Knock a friend out to keep them from doing something stupid and dangerous, like knocking a friend out?

I will say again, in fiction the knock out is mostly just a cheap problem solver that often has no consequences. One of the things you need to start embracing is that violence is not only a limited method of problem solving but it is also about hurting people. It doesn’t respect intent, only results.

You’re always at risk causing death or permanent damage. No matter what it is you’re doing with violence or how safe you try to make it, the danger is always there. It is real, it is present. No matter how skilled you are, there is a great deal about what may or may not happen that is outside of your control.

A person who cracks their friend over the head with a mallet or a glass bottle on the way out the door to do something really stupid is one who is on some level willing to risk them never waking up again.

Maybe they will. Maybe they won’t. But the chance? The possibility they won’t is always there. This is also true in situations where they try to drug them. This is why truly peaceful solutions which put no one at risk do not involve violence at all.

It is also incredibly difficult to put someone under in a high stress environment, even when you know what you’re doing. The question is not: do you want to kill them? It’s: are you willing to risk it?

They call it a dirt nap for a reason.

Oftentimes in fiction the “cool” response like knocking out a friend doesn’t match or merit the severity of the situation. Especially since it’s used as a means to sap out the sense of danger.

Lastly though, honestly?

It’s cheap.

You take your drama and you bitch slap it into next week. It’s even worse when it’s treated like an actual solution. Unless the stupid thing is time sensitive, you’re not stopping anything. You’re delaying it. In the end, the only one who can choose to stop themselves is the friend.

You have this scene in your story, two friends. One character decides to attack the other in order to stop them, they manage to knock them out and it works like it does in the movies where they’re out for hours instead of a few seconds. Then what? Is that the end? It’s that easy? Instead of popping the balloon, it sort of lets out a flatulent wheeze and flops over.

It’s a painful inverse of another common scene, which is one person tries to talk the other down and think they’ve succeeded. They relax. Then when they turn their back, the other person cracks them across the back of the head with a beer bottle and walks out the door.

One of these is escalating, the other is ending. In one, the character doing the stupid thing shows how committed they are to the cause of stupid thing. It can be either an anti-hero or villain moment depending on who the audience is asked to sympathize with and what the “stupid thing” is. Either way, it’s the character showing that they’re willing to hurt anyone, possibly kill anyone, even people they care about to see it achieved. It builds worry over what will happen next and what just happened to the character they care about.

You’ve already sapped whatever drama you had by wanting a “safe” knock out solution. The character drama in this scenario doesn’t come from the action itself but the decisions, the drama comes from being willing to risk harming another person, possibly permanently, in order to stop them from doing the “bad thing”. The drama isn’t in the knock out and neither is the solution, it’s in the character deciding that the risks inherent in violence are acceptable given the circumstances. It’s even more poignant between two characters who care about each other, possibly deeply. One character deciding that whatever the other character is going to do and the lengths they’re willing to go to in order to stop them is worth possibly destroying them over or, at the very least, their friendship.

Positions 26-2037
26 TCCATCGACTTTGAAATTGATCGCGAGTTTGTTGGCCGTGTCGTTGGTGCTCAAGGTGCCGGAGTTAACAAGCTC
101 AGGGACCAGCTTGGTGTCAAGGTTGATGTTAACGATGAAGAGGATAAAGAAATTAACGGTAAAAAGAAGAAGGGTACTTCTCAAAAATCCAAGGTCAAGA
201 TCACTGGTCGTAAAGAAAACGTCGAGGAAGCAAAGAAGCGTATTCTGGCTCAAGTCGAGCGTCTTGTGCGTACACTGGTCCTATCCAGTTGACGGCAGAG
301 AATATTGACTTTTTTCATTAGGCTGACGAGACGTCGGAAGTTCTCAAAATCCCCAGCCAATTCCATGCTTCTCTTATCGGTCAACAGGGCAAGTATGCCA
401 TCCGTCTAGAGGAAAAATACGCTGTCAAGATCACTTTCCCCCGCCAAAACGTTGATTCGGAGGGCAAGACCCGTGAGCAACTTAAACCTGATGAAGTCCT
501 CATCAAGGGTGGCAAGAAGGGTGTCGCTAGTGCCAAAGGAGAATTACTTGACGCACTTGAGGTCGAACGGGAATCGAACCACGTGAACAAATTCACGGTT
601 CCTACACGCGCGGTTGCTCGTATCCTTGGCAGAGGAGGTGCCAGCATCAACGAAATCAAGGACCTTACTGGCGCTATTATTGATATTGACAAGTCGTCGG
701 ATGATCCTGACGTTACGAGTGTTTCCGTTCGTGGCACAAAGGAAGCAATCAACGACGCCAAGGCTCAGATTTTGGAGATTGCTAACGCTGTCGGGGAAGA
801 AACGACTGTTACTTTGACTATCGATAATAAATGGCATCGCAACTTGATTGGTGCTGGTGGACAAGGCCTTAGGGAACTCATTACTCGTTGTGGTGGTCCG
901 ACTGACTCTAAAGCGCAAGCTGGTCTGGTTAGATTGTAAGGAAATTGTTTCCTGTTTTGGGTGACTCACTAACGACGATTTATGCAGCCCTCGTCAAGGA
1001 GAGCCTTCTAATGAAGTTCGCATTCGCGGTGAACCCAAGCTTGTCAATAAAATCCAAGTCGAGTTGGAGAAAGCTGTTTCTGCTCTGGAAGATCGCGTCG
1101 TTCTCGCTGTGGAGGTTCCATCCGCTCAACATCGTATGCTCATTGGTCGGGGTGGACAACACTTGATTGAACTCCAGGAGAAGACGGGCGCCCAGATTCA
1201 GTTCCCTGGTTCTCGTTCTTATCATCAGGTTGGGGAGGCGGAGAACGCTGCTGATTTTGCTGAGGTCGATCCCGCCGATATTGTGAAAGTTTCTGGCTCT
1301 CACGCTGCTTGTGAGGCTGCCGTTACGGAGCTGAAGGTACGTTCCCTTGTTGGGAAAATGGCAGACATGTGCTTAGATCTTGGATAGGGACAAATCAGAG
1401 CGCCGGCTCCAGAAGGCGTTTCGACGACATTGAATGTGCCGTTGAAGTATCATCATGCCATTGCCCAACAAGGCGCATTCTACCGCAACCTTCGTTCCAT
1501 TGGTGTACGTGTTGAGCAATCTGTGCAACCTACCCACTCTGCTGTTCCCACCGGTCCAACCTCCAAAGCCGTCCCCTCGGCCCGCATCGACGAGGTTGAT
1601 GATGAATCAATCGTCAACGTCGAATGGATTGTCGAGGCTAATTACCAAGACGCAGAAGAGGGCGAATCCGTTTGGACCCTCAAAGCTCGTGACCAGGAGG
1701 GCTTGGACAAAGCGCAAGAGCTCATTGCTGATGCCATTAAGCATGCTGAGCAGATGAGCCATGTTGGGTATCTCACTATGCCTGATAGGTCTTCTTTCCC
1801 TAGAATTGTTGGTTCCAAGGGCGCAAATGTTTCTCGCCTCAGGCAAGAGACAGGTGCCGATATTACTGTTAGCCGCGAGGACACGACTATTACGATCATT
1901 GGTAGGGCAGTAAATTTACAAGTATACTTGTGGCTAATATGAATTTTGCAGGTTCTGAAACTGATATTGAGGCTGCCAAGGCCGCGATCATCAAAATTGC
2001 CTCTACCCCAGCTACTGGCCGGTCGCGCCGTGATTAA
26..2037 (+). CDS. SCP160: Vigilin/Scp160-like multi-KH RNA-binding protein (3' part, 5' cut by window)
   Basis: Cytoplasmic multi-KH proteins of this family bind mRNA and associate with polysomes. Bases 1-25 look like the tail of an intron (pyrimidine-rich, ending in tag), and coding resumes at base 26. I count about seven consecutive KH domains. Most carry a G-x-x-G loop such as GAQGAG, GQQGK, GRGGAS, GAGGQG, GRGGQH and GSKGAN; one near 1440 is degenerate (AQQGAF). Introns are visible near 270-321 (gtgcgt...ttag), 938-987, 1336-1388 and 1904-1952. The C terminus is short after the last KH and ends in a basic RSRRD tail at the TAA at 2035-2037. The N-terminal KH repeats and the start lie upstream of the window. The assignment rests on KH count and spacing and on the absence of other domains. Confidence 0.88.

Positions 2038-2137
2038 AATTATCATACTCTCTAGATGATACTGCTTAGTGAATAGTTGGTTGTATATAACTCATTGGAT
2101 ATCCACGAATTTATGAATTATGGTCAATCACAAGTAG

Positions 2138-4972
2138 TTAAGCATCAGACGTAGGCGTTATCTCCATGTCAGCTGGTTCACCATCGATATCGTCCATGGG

That’s the drama in the scene, that’s the gray area, and that’s where all the moral questions are.

What is about to happen that is worth the risk of killing or destroying someone you care about? What happened to make you even think about going there?

You don’t get to take violence back. Once you go there, that’s it. The other options are closed off. You embrace the fallout and all the consequences which come with it. You can only hope the other person is willing to forgive you, if you even want forgiveness at all.

Either way, in the end, violence is just a stop gap. It’s not an actual solution.

This is where the arguments about violence being a solution actually come from. Where the arguments for genocide and life sentences in prison are born from. Unless we kill them all, it will never end. If we let them back out of the cage and onto the street then they’ll just go back to their old ways. Where the central moral theme between the Punisher and Daredevil in Daredevil’s Season Two has it’s heart. Do you believe in the inherent goodness of people and try to rehabilitate the monsters? Or do you just murder everyone in the name of keeping innocents safe? And, honestly, is that really a solution? How many people do you have to kill until there are no more people?

Violence is not a permanent solution. It is a stop gap. It is a deterrent.

It solves nothing.